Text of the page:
Even if Southwest claims that its the faster boarding that really matters, there is another key reason why Southwest boards in a particular way. Remember that earlier comment on ancillary revenue? Southwest is raking it in. In 2018, Southwest earned over $642 million in ancillary fees, including early boarding. In 2017, two-thirds of its ancillary revenue resulted directly from early boarding fees. That’s a lot of people willing to pay for a prime spot in the line.

So, what’s your verdict? I’ve only flown Southwest the one time, and I feel I’m ill-equipped to make a judgment. Is Southwest’s boarding policy worth the hassle? Or, do you prefer a traditional approach to boarding? Most of all, do you pay for the privilege of getting on the plane first—or would you consider it? Let us know in the Southwest Airlines forums.

View Comments (11)

11 Comments

  1. SkyIsKing

    November 23, 2019 at 5:32 am

    I don’t mind Southwest’s boarding policy. Of course, I am a very slender woman who can fit into any seat. I don’t carry on luggage if I can check it. What is a problem is when a very large person who boards last and can’t fit comfortably into the middle or any other seat. When I sit in an airline seat, I don’t want to touch the person next to me or have them invade my space. I want the armrests down and no encroachment. I don’t get up to use the facilities (nasty on aircraft) thus the window seat is fine for me. What some people do not realize is that if your flight is changed, you lose your early seat choice preference even if you have paid to board early. In any event, the last seat gets to the location in the same time period as the first seat.

  2. Irpworks

    November 25, 2019 at 8:50 pm

    Been flying Southwest since early 1980’s and have little problem with boarding. I like the opportunity to buy the early boarding when my needs require such. It loads as fast as UA’s system. Your point on carry on items is one I wonder about often. I think it’s awful to have to carry much around airports and through security but so many seem to enjoy living as pack mules.

  3. dansachs

    November 27, 2019 at 6:26 am

    “The only way to get Zone A is to pay extra for it, or check-in extra early”

    Or fly often enough to get status. In other words, like every other airline.

  4. Superjeff

    November 27, 2019 at 6:53 am

    I generally avoid Southwest if I can, and I’m based in one of their main “hubs” (although Southwest doesn’t call them “hubs”), specifically because of their boarding system. I want the ability to have a specific assigned/allocated seat. Period. And I know a lot of other folks who feel the same way I do.

  5. Start_at_UIN

    Start_at_UIN

    November 27, 2019 at 7:19 am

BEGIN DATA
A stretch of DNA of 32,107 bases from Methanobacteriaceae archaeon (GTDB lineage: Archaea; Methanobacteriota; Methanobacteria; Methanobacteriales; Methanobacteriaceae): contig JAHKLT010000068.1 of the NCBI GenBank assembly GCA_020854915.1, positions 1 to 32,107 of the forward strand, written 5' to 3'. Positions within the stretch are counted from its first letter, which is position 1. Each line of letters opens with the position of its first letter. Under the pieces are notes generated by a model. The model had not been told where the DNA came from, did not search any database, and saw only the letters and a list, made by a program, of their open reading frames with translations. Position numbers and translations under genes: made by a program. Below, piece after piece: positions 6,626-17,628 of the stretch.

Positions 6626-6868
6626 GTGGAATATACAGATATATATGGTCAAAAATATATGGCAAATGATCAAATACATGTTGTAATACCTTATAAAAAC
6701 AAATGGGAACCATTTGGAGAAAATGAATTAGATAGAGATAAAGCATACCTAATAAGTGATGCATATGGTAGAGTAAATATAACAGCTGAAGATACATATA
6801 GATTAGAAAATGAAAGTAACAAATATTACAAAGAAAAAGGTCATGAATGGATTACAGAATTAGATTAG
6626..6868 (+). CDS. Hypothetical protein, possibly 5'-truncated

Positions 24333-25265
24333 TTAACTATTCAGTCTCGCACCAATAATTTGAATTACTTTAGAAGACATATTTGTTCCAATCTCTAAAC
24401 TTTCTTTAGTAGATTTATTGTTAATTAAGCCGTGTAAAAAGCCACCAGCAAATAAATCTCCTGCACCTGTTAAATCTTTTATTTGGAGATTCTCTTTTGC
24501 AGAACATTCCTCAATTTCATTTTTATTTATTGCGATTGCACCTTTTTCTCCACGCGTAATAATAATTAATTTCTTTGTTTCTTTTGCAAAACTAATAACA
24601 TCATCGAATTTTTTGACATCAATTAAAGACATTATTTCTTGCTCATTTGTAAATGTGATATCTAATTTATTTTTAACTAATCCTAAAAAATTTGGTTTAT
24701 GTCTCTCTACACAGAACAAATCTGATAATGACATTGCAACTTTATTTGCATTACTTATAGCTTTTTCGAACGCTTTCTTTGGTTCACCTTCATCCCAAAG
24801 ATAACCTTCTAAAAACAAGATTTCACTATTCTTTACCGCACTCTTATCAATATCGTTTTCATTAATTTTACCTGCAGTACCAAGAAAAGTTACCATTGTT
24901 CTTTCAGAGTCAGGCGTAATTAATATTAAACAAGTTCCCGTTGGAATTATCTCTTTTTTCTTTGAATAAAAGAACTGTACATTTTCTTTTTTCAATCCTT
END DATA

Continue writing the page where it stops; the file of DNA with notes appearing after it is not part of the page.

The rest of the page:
I was a Delta Elite before I started flying Southwest a couple years ago and frankly don’t miss assigned seats at all.Both Delta and SW start boarding at :30 before the listed flight time and in my experience SW pushes back before the actual time more frequently. Add in most of my flights out of STL are direct and SW is a HUGE win. No more sitting in MSP or ATL for hours waiting for a connection.

  6. pedrofs

    November 28, 2019 at 6:17 pm

    Maybe a WN employee can verify this, but I heard that their computer system can’t handle certain things, like assigning seats, and flights that operate before and after midnight (redeyes.) This second item is why they are not operating any evening Hawaii-Mainland flights, thus eliminating any online connections beyond CA (without a long layover.) due to the time difference.

  7. davesam12

    November 29, 2019 at 8:30 am

    I would fly WN more if they had assigned seats. And the pre-board numbers with them can be ridiculous. WN has the most flights at my home airport, but I still avoid them for those reason.

  8. Snuggs

    November 30, 2019 at 6:43 am

    SWAbhas the greatest system available…. if you are ok with claiming you have a disability. I usually make my “profit sharing contribution” ( what I call the pyt for the at the gate A 1-15 position).

    Nothing like paying $50. Only to watch a gaggle of self proclaimed invalids and their entourage amble aboard ahead.

    I especially “enjoyed” one mdw>fll felt with so many “handicapped” milling around, that it wasn’t until half way through loading the B group that the gate agent was advised that a woman in a wheel chair was left out of pre-boarding. What an embarrassing treatment of a true lay disabled person. They had to transfer her to another wheelchair that fits down the aisle, because none of the 400 lbs-ers up front would move for her.

    Pls don’t lecture about the “non obvious” disabled. Or frankly, stuff it. My spouse is partially disabled but refuses to pre-board because as she puts it “pre-board is about being ambulatory”.

    Or is it? As one woman sauntering up to pre-board put it in response to a comment from someone like me that paid $50 for early boarding…”I can’t help it if you ‘re a fool”.

    So I don’t see how SWA will maintain that ancillary fee cash flow when $50 gets you row 12, or at least the emergency row, if an FA isn’t holding them for someone they know. Don’t even start… I’ve experienced it more than once.

  9. maracle

    December 1, 2019 at 7:47 am

    Southwest consistently boards much faster than carriers with zone based systems. I’d say 10-15 minutes faster than American, Delta, etc.

    It’s also easy to sit with a companion as long as you check in promptly. Then either board together with the lower number or “hold” a middle seat. While you can’t technically hold seats, no one wants the middle anyway.

  10. WebTraveler

    December 2, 2019 at 5:18 am

    The seating issue keeps me off of Southwest as much as I can. It’s not worth it. But at times I am forced to fly them, and only do so as a last resort, or if the far is so low it makes sense to.

  11. horseymike

    December 4, 2019 at 5:48 am

    the biggest problem of all these boarding systems is the people who take advantage of the “special needs” situation to get on the plane first.
    while some of the people are ligit, many are not and abuse the system. all lined up in wheel chairs before boarding, when the plane lands 80%
    of the pre – boarders race off the plane like an olympic sprint.